73rd edition | Update : 02.09.20 . 1:19 PM

"It felt just like being in Cannes!"

Marché du Film 2020 Online - Reports

Marché du Film 2020 Online - Reports © RR


The 2020 online Marché du Film took place from 22 to 26 June, and was a technical and economic success, while also giving professionals from around the world the opportunity to meet and interact in difficult times for the industry.

The figures speak for themselves, and taking the event digital as a result of the pandemic paid off: making use of online platforms to host screenings, conferences and virtual meetings, the Marché du Film brought together 10,000 participants from 122 countries to discuss around 3,500 completed films and upcoming projects, and view a total of 1,200 screenings. The biggest challenge was technical, and participating professionals applauded how reliable and easy the system was to use.


They also appreciated the high quality of the graphics and the experience-sharing opportunities offered by the Marché's various virtual 'venues': "We received lots of messages from professionals telling us that it felt just like being in Cannes," explained Jérôme Paillard, the Marché du Film's Delegate Director. "This proves that even virtual events are capable of creating moments where we can come and be together. Professionals were able to see the films, but they were also given the sense that they had seen them in good company! " Pierre Lescure, President of the Festival de Cannes, agreed and added: "The quantity and quality of exchanges made it feel as if we were there, mingling around the Marché's stands. Jérôme Paillard's teams and their innovative spirit and ability to adapt truly impressed me. I was delighted by the hard work and care they poured into ensuring their sites looked good and were user-friendly."


In terms of business, an understandable atmosphere of doubt reigned, as the industry was rattled by the consequences of the pandemic - and in some participating countries, cinemas hadn't even reopened. But business was fruitful, spurred on by two types of productions: Big-budget English-speaking projects on one hand, and the 2020 Official Selection films on the other. In the first category, auctions took off for films such as Armageddon Time by James Gray, a coming-of-age tale and an ode to friendship set in 1980s New York with a star-studded cast (Robert de Niro, Cate Blanchett, Oscar Isaac, etc.), Enzo Ferrari by Michael Mann, a biopic of the eponymous Italian industrialist and racing driver, The Card Counter by Paul Schrader, about a professional player embodied by Oscar Isaac, and Spencer by Pablo Larraín, starring Kristen Stewart as Princess Diana.


The 2020 Official Selection films drew in their share of the limelight, too, with well-known filmmakers being sold in new territories: Eté 85 by François Ozon, Le Discours by Laurent Tirard, and Druk by Thomas Vinterberg. This unprecedented Marché du Film also allowed the Festival de Cannes to continue fostering emerging talent, despite the obstacles: this year's début films included Gagarine by Fanny Liatard and Jérémy Trouilh, a dreamlike account of council estate life, and Slalom by Charlène Favier, about sexual harassment in the world of sport, both of which were extremely well received by critics and buyers. The first was sold to Cohen Media Group (United States) and Curzon (United Kingdom).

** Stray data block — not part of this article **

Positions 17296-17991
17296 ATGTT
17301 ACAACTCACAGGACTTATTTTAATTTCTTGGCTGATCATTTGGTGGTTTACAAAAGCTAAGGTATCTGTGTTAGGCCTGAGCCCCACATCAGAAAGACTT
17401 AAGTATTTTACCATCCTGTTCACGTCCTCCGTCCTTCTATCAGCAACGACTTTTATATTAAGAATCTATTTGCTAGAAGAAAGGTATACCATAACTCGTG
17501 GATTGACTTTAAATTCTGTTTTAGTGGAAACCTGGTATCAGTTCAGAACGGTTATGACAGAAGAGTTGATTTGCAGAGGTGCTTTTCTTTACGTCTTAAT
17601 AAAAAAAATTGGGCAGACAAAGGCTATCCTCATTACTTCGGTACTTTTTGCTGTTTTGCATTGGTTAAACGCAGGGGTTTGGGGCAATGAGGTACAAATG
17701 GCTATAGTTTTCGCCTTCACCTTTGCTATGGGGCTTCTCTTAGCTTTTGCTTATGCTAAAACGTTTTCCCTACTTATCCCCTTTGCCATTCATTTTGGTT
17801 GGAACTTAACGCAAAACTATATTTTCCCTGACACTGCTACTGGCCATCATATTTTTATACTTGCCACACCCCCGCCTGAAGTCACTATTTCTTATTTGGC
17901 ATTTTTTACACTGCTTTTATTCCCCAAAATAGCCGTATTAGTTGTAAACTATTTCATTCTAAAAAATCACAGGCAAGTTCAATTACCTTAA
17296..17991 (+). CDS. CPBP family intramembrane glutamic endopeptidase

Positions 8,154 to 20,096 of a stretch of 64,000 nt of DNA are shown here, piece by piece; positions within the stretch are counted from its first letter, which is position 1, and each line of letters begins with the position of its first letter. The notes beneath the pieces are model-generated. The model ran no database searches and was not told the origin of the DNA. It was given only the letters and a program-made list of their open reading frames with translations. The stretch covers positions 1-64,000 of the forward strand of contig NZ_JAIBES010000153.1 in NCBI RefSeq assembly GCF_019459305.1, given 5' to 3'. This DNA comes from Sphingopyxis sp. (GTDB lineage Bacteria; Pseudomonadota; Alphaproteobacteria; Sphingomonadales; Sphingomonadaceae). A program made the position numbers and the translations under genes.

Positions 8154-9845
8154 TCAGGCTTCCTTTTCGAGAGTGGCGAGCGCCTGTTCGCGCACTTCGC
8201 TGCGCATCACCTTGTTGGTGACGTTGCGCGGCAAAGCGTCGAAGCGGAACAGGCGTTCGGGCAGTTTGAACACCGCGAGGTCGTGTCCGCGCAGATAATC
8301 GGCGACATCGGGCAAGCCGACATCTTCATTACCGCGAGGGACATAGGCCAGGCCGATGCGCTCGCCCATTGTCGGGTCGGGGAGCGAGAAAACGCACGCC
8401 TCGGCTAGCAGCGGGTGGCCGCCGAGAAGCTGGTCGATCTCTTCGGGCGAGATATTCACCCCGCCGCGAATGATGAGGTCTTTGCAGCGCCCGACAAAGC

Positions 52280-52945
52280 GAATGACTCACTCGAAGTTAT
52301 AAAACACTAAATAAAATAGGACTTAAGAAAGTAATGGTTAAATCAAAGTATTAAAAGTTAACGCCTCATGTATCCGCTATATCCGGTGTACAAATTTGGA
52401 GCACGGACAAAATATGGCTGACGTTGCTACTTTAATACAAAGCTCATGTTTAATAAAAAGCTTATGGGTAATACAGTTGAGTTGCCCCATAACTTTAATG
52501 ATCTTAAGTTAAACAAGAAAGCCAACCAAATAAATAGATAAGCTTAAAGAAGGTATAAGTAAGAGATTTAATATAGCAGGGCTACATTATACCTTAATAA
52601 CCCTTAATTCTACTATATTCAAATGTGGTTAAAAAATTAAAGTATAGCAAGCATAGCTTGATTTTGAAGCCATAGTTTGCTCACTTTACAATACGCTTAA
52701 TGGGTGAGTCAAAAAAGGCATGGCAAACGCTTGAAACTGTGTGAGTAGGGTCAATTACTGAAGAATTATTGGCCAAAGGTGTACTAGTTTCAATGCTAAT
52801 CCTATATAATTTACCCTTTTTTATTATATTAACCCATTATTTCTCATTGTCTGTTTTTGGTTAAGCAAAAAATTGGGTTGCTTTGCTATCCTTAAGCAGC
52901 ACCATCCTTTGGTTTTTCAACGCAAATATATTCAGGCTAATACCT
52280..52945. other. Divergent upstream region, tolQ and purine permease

The Marché du Film also hosted a number of discussions, panel talks and conferences that participants very much enjoyed following:  A series of talks on film soundtracks in partnership with the Sacem, Shoot the Book !, an initiative aimed at encouraging book-to-screen adaptations, and showcases of projects from the Institut Français's La Fabrique Cinéma. A number of virtual round-table talks tackled pressing issues such as inclusion, the role played by Europe, and the coronavirus's long-term consequences on the industry, all in a bid to take the temperature and, weeks after the lockdown, to remember what it feels like to be part of a community of professionals, all with the same fears and hopes.


As Thierry Frémaux, the Festival de Cannes General Delegate, puts it: "With this online version of the Marché du Film, Cannes 2020 demonstrated the Festival's underlying dimension: its role as an organisation dedicated to industry professionals. The agility with which the Marché reinvented itself to adapt to this year's special circumstances was applauded by everyone from sales teams to buyers, whether in the office, at their villa, on the beach or on the other side of the world. This was a magnificent way of reuniting. It was also a first test run for the 2020 Official Selection films and for what the future might hold for Cannes 2021! "

Share the page